In most modern democracies, representative governments will attempt to legislate according to what they perceive to be the needs, wants and moralities (the ‘boni mores’) of the majority who voted them in.
Sometimes, the application of those laws goes amiss (between private citizens and governments) and Courts are called upon to intervene, therein necessarily interpreting boni mores (on the basis of what litigants tell them) at a specific moment in time.
But, as the Courts know all too well, boni mores are not static, such that it is never inconceivable that provisions of legislation, or the wise words of Court judgments, even only a few decades old (for that matter, even Constitutions) might become outdated, as no longer reflecting what the people need, want and believe. So, what’s to be done?
In South Africa, for example, our apex Constitution is capable of being amended by means of a two-thirds majority of our National Assembly, but what happens, like many would suggest is now the case, where that National Assembly, comprised of many historical ‘liberators’, has become (to a degree) self-serving and has lost touch with the will of the people (in this case, of the average person)?
What happens when the Courts, tasked with incrementally shaping our constitutional jurisprudence (but necessarily mindful of the express provisions of the Constitution) has similarly lost touch with citizens through no fault of their own (e.g. for reason of being over-burdened, or under-resourced)? How does one foster a common respect for the rule-of-law, when many people do not understand laws, nor the reasons motivating them?
This is where, even with me writing from a country which technologically lags behind the rest of the world, we would be short-sighted if we failed to account for the potential of the Fourth Industrial Revolution. Via the interactive nature of the internet and increasing layman access to it, it becomes not so difficult to imagine an ‘online’ platform which, through incentivising people to use it, ethically mines their data, generates ‘digital twins’, and calculates averages in respect of what are the boni mores of a society, alternatively portions of that society.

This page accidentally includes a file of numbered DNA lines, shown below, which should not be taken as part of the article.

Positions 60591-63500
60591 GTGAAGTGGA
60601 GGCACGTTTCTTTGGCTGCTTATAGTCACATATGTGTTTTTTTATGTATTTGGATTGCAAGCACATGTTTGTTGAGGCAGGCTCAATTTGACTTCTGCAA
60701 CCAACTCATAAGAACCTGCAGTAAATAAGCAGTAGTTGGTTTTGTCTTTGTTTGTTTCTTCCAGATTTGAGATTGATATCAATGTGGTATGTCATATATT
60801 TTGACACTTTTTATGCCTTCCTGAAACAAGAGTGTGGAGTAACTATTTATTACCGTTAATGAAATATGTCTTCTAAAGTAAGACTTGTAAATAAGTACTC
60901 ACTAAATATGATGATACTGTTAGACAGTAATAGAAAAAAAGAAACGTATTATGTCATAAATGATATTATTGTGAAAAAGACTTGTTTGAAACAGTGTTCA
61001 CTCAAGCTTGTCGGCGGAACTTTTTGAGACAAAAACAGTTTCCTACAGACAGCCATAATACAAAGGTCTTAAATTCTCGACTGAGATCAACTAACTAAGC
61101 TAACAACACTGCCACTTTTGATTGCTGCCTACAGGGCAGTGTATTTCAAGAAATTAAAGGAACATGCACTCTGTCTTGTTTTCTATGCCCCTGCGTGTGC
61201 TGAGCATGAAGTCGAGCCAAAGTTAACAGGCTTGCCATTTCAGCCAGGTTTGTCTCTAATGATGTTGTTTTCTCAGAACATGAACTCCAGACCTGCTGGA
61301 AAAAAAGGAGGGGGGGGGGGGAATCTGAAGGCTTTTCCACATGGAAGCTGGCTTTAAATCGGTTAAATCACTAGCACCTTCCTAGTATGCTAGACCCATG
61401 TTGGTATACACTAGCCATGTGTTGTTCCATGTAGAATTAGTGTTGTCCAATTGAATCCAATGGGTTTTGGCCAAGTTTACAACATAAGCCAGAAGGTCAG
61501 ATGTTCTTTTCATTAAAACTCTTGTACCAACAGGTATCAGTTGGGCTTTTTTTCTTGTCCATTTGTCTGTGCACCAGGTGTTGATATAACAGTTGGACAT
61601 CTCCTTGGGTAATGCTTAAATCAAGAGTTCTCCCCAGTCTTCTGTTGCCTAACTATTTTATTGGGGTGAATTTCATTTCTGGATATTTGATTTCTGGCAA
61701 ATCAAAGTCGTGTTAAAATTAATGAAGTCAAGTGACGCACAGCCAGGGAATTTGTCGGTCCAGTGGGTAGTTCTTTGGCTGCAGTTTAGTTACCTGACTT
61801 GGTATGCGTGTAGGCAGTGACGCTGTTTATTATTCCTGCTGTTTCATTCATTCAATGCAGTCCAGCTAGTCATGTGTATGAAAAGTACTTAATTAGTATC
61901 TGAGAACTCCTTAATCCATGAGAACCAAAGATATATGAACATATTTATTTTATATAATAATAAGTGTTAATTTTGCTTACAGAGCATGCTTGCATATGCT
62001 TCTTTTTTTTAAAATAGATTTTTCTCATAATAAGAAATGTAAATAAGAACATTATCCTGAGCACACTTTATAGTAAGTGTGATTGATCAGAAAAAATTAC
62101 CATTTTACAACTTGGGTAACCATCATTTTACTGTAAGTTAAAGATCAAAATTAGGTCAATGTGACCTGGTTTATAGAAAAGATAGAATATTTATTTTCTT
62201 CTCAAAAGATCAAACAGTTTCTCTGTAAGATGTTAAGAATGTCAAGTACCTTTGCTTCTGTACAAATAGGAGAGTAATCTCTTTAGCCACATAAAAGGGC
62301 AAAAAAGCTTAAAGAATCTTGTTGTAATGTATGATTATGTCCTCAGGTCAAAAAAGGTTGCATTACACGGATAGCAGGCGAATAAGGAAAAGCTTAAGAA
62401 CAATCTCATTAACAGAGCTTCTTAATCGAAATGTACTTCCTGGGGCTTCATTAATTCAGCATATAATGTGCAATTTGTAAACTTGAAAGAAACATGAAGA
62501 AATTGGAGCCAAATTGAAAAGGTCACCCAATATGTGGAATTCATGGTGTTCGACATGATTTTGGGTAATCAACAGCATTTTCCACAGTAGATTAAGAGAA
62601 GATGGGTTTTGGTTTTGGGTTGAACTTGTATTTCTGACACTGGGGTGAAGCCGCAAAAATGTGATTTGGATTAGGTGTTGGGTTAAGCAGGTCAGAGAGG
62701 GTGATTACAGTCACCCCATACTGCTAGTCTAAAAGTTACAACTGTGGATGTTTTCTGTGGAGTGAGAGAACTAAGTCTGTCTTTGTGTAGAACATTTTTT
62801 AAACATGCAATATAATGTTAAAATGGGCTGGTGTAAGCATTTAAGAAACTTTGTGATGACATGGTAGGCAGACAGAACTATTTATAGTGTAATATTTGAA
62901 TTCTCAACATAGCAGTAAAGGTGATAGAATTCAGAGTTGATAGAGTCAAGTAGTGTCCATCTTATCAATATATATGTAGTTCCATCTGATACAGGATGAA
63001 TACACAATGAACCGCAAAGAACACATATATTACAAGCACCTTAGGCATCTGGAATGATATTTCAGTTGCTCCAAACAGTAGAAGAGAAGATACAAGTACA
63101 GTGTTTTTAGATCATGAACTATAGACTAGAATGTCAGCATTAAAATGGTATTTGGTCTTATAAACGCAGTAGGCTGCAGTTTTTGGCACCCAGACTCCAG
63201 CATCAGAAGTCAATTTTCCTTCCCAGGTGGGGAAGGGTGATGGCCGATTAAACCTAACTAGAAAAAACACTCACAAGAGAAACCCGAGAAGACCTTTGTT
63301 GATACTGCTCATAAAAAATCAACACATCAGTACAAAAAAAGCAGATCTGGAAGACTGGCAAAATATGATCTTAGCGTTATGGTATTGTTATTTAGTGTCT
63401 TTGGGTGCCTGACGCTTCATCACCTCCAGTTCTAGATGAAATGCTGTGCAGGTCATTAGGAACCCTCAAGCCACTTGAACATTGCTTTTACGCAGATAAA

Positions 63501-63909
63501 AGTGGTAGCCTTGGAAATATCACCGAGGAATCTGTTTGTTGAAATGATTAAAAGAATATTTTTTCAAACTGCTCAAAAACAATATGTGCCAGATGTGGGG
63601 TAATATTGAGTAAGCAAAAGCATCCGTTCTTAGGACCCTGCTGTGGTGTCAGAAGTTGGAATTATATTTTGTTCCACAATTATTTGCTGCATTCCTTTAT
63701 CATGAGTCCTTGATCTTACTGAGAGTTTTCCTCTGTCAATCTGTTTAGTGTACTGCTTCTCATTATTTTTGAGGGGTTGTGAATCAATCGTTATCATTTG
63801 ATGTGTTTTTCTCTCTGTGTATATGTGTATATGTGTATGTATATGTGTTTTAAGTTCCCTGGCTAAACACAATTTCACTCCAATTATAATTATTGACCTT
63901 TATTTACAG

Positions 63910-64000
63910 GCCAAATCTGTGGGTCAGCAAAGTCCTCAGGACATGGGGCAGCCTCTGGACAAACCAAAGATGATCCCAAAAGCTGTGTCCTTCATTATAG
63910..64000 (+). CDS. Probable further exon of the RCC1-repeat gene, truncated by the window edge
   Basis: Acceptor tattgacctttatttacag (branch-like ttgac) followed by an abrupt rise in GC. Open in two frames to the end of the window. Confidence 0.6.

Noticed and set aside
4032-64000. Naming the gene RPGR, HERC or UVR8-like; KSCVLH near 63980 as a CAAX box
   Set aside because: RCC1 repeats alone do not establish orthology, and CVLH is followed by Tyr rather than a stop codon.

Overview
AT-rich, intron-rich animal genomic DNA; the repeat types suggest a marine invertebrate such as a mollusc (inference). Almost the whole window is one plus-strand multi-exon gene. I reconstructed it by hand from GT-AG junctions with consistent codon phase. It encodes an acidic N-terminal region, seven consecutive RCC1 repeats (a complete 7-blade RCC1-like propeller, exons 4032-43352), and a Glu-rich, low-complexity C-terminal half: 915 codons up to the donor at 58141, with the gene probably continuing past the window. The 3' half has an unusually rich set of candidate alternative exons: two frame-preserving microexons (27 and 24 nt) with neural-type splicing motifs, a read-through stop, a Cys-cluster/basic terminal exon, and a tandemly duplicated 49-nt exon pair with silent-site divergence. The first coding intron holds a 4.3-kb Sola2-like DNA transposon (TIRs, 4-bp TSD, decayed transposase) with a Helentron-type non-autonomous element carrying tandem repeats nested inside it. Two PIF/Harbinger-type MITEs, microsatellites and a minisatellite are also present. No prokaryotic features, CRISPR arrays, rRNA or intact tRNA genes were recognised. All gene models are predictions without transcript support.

Would people, knowing that the platform represented, or at least knew what were, relevant boni mores, understand it better and, therefore, subject themselves to their disputes being resolved, or rights and interests being claimed, through it?
Would they accept applied averages as determinative and binding on them? I think so.
I am a quantum computing and scientific layperson, so I cannot purport to know more than that, through some scientific wizardry, quantum computing allows for exponentially-increased processing power and problem solving. But I’m able to extrapolate, so as to imagine a day where, applied to a system such as the above, governments (and even Courts) will be able to ask questions to a computer about the correct prism through which to make decisions and to determine disputes and, with the ability to instantaneously consolidate and organise data, that computer will be able to guide them as to the closest thing to an objectively correct answer at that point in time. It’s an incredible thing to imagine, but one which many of us will see within our lifetimes.